Matthew 16


The Demand for a Sign

Jesus does miracles left and right until the leaders ask him to do it for show.  Then He stops.  Many people say, “If only I could see a miracle then I would believe.”  But the truth is that we could rationalize away any miracle.  All we need is already there is we really seek it.

 1The Pharisees and Sadducees came to Jesus and tested him by asking him to show them a sign from heaven.

 2He replied, “When evening comes, you say, ‘It will be fair weather, for the sky is red,’ 3and in the morning, ‘Today it will be stormy, for the sky is red and overcast.’ You know how to interpret the appearance of the sky, but you cannot interpret the signs of the times. 4A wicked and adulterous generation looks for a miraculous sign, but none will be given it except the sign of Jonah.” Jesus then left them and went away.

The Yeast of the Pharisees and Sadducees

 5When they went across the lake, the disciples forgot to take bread. 6“Be careful,” Jesus said to them. “Be on your guard against the yeast of the Pharisees and Sadducees.”

 7They discussed this among themselves and said, “It is because we didn’t bring any bread.”

 8Aware of their discussion, Jesus asked, “You of little faith, why are you talking among yourselves about having no bread? 9Do you still not understand? Don’t you remember the five loaves for the five thousand, and how many basketfuls you gathered? 10Or the seven loaves for the four thousand, and how many basketfuls you gathered? 11How is it you don’t understand that I was not talking to you about bread? But be on your guard against the yeast of the Pharisees and Sadducees.” 12Then they understood that he was not telling them to guard against the yeast used in bread, but against the teaching of the Pharisees and Sadducees.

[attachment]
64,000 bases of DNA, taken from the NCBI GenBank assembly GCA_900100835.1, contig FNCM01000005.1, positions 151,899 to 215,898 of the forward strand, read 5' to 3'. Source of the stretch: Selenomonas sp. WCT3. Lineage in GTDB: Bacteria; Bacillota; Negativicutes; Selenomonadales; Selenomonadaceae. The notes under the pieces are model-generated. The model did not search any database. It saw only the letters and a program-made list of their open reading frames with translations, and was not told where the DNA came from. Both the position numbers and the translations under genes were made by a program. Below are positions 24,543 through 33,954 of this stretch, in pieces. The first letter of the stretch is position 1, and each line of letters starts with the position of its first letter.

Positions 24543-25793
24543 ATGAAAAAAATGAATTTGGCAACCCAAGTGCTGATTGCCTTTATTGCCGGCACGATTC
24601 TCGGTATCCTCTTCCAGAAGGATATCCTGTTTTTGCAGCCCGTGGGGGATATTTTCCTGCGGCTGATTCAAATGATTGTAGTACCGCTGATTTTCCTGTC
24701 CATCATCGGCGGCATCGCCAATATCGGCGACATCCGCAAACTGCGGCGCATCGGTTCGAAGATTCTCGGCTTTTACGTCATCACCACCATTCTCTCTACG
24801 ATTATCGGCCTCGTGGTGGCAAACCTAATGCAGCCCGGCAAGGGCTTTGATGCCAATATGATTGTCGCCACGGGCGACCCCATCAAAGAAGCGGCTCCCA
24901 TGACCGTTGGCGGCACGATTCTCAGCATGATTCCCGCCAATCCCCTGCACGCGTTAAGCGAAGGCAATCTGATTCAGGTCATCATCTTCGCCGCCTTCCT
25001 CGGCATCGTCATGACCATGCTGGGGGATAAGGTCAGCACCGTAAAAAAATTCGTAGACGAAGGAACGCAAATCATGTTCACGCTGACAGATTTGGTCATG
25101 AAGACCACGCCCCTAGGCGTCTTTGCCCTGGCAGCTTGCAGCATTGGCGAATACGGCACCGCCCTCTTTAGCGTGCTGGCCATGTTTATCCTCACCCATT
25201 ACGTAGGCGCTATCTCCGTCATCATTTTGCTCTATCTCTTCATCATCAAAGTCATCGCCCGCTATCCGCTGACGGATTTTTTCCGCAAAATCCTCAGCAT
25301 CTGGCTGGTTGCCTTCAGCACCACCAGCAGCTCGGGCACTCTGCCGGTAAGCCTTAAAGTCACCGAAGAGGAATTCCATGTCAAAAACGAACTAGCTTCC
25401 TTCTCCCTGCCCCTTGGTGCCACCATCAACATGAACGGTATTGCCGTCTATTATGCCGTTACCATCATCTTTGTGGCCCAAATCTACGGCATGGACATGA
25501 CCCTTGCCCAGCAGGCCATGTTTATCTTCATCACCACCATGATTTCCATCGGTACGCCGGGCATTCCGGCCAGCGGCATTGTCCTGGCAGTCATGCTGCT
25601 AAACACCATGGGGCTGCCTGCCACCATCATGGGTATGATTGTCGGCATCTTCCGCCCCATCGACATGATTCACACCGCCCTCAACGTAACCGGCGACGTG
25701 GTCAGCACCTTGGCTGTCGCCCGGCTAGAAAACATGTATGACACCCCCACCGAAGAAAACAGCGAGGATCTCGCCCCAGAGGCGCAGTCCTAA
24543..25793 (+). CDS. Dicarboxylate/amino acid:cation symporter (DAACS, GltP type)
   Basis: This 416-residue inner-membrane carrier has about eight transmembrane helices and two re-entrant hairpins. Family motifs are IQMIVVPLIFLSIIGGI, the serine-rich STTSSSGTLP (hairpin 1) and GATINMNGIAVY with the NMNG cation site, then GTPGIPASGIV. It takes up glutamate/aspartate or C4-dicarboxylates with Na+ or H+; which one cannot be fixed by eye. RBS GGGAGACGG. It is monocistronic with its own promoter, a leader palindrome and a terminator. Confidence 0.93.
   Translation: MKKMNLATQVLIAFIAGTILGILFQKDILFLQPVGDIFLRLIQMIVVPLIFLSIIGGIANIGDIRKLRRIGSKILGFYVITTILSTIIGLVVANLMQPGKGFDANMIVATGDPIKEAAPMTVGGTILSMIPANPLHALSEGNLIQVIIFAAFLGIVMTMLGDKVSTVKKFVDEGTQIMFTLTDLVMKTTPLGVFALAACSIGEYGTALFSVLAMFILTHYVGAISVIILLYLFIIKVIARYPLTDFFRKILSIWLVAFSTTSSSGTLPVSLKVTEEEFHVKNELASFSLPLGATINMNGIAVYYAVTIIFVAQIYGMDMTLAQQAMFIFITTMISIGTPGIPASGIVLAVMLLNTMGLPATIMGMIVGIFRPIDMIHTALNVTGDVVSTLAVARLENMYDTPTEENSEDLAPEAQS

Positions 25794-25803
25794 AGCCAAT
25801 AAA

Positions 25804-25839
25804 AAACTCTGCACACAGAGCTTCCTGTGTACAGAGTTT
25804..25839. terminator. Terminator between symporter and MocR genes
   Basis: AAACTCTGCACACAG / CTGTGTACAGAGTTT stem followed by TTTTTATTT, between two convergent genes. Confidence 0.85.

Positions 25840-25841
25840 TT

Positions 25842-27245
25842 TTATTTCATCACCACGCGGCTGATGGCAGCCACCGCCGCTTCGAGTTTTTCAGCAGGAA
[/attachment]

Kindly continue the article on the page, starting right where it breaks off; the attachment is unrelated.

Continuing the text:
Peter’s Confession of Christ

 13When Jesus came to the region of Caesarea Philippi, he asked his disciples, “Who do people say the Son of Man is?”

 14They replied, “Some say John the Baptist; others say Elijah; and still others, Jeremiah or one of the prophets.”

 15“But what about you?” he asked. “Who do you say I am?”

 16Simon Peter answered, “You are the Christ, the Son of the living God.”

 17Jesus replied, “Blessed are you, Simon son of Jonah, for this was not revealed to you by man, but by my Father in heaven. 18And I tell you that you are Peter, and on this rock I will build my church, and the gates of Hades will not overcome it. 19I will give you the keys of the kingdom of heaven; whatever you bind on earth will be bound in heaven, and whatever you loose on earth will be loosed in heaven.” 20Then he warned his disciples not to tell anyone that he was the Christ.

That is the question we all must answer: Who do we say Jesus is?  Our Lord and Savior, or just a good teacher?  Good teachers don’t claim to be God and claim to forgive sins. 

Jesus Predicts His Death

 21From that time on Jesus began to explain to his disciples that he must go to Jerusalem and suffer many things at the hands of the elders, chief priests and teachers of the law, and that he must be killed and on the third day be raised to life.